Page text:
Free life insurance with your phone bill? Ghana's Tigo tries it

Mobile Technology

Free life insurance with your phone bill? Ghana's Tigo tries it

Africa’s fierce mobile competition leads to one surprising perk: free life insurance. Photo Credit: (flickr)

With so many African mobile users switching out SIM cards on a daily basis, how do mobile companies keep their customers loyal? By offering free microinsurance products. 

There are now more mobile phone users in Africa than there are in the United States or Europe, as reported by The World Bank and African Development Bank last December. In some African nations, more people have access to a mobile phone than to safe water, a bank account, or electricity. 

As a digitally connected lifestyle becomes the norm for many across Africa, it's not surprising that mobile phone penetration has shot up in the past decade, from 1 percent in 2000 to 54 percent last year. While the growth is good for mobile companies, the fact that many African users switch out SIM cards for cheaper rates is not.

Mobile customers often use multiple SIM cards for the same phone to benefit from price promotions offered by rival companies as well as to find a way around spotty network coverage. Shuffling multiple SIM cards has become such common practice that the typical mobile user in Nigeria has an average of two to three SIM cards. In South Africa, the number of SIM cards owned actually exceeds the population.

So how can mobile companies try to keep their customers loyal? Many are beginning to offer microinsurance as an additional incentive, such as MTN Group, Africa's leading telecommunications provider, and Airtel Africa.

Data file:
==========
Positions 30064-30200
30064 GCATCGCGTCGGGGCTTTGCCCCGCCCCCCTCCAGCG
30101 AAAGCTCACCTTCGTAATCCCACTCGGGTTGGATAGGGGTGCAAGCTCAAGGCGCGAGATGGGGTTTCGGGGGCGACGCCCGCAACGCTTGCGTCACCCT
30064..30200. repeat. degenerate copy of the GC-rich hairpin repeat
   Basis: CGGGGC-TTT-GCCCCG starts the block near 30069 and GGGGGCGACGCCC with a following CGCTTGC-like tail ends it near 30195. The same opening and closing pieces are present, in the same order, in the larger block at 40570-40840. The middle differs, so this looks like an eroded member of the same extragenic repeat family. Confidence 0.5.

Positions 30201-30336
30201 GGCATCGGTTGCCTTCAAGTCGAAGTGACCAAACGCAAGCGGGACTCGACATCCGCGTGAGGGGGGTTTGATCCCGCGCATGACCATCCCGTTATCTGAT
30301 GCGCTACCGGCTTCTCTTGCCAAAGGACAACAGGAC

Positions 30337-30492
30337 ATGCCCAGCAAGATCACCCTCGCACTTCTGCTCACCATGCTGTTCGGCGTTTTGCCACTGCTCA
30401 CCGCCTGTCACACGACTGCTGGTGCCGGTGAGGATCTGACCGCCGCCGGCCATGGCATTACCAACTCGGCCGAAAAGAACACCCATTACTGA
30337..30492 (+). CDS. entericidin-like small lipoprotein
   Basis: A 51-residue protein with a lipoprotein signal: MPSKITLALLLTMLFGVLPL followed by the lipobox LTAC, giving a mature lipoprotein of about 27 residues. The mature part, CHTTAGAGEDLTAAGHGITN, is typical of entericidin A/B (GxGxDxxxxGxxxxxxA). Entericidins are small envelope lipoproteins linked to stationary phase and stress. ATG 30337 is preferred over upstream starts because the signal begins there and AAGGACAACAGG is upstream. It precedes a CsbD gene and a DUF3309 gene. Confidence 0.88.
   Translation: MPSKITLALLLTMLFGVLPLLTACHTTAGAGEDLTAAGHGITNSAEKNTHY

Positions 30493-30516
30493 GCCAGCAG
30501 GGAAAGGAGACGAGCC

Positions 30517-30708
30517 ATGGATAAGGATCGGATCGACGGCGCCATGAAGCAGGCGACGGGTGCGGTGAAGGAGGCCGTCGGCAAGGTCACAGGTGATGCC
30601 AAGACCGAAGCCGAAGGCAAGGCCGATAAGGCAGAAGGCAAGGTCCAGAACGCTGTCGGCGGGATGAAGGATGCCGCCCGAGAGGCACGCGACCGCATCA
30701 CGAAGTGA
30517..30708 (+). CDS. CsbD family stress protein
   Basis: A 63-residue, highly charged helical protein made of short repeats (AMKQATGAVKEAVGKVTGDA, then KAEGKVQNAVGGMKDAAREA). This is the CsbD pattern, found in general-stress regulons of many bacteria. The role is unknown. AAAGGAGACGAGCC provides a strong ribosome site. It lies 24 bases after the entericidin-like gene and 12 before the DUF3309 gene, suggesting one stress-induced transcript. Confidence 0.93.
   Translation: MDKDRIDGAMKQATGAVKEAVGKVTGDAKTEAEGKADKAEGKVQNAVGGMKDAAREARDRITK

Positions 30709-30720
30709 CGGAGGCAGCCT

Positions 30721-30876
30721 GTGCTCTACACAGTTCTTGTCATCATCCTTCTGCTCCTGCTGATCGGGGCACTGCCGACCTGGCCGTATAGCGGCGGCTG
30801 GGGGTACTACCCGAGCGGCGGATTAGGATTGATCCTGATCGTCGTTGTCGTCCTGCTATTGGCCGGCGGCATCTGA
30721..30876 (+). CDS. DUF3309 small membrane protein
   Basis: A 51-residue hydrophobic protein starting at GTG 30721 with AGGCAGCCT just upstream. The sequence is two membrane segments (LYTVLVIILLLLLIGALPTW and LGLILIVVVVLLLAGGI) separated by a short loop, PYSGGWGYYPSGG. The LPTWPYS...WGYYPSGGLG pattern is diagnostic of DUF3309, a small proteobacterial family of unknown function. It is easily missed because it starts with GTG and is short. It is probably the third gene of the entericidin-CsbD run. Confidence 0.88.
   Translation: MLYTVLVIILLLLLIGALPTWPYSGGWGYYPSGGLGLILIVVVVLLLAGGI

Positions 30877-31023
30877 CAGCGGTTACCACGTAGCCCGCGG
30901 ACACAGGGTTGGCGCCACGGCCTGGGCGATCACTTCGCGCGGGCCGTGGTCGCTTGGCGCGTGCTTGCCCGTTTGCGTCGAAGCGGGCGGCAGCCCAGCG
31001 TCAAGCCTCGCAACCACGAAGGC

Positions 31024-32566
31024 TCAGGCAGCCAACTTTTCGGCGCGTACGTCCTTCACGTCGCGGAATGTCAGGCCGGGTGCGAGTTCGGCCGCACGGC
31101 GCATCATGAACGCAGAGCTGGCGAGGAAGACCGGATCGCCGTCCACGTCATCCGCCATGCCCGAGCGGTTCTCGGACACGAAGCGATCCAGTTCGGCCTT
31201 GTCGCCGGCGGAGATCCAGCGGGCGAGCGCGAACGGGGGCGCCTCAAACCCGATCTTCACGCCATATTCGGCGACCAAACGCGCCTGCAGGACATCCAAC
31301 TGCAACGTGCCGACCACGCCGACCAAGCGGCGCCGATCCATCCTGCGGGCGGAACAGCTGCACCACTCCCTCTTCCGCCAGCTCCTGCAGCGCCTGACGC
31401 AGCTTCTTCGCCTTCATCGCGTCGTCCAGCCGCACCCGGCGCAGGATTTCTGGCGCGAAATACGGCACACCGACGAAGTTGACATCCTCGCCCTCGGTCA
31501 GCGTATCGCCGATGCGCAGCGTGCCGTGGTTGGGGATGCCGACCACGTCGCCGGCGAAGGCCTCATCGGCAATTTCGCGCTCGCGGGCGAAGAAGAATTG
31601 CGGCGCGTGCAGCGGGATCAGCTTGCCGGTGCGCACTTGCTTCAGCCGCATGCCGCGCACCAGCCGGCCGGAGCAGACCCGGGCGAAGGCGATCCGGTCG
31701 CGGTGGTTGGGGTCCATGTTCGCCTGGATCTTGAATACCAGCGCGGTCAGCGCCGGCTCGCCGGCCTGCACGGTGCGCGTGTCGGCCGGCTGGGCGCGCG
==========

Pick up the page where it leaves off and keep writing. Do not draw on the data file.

The mobile operator Tigo Ghana has been offering free life insurance to its customers for years now. Customers receive life insurance not only for themselves but also for one family member as well. The payout received depends on how much airtime they use in a month, varying from $104 to $520 USD. The customer can also choose to double their life insurance coverage by paying $0.68 per month, providing up to $1,040 in death benefits.

Network operators said their biggest problem is that 99 percent of their customers are pay-and-go, and very disloyal," said Andrew Kuper, president of LeapFrog Investments, in a February Financial Times interview. "The customer walks around with three SIM cards, and the MNO [mobile network operator] has to fight a price war. When airtime adds to their insurance, customers turn from price‐conscious pay-and-go customers to loyal subscribers. The mobile operator gets something they really need.

Tigo partnered with Bima, a Swedish mobile microinsurance company, which designed an easy registration process to help people who have never had insurance before. An SMS is sent the first week of every month to the customer showing how much insurance they have earned for the month. Bima also takes care of the claims process, making sure families can receive their claim payouts within three days of filing documents.

There is huge demand for insurance products, not just in Ghana but in [all] emerging markets," Bima's chief executive, Gustaf Agartsson said in a news release last year. "There is a general perception that insurance is for people with high incomes. But we come in with a product for people with low incomes – and customers appreciate a free product.

Not only is Tigo gaining more loyal customers by offering free life insurance, but the customers are also benefitting greatly. Life insurance, while the most basic of insurance coverage, is a good stepping stone for the poor to begin exploring other kinds of insurance--like crop failure coverage--that can provide a significant cushion against sinking even deeper into poverty.

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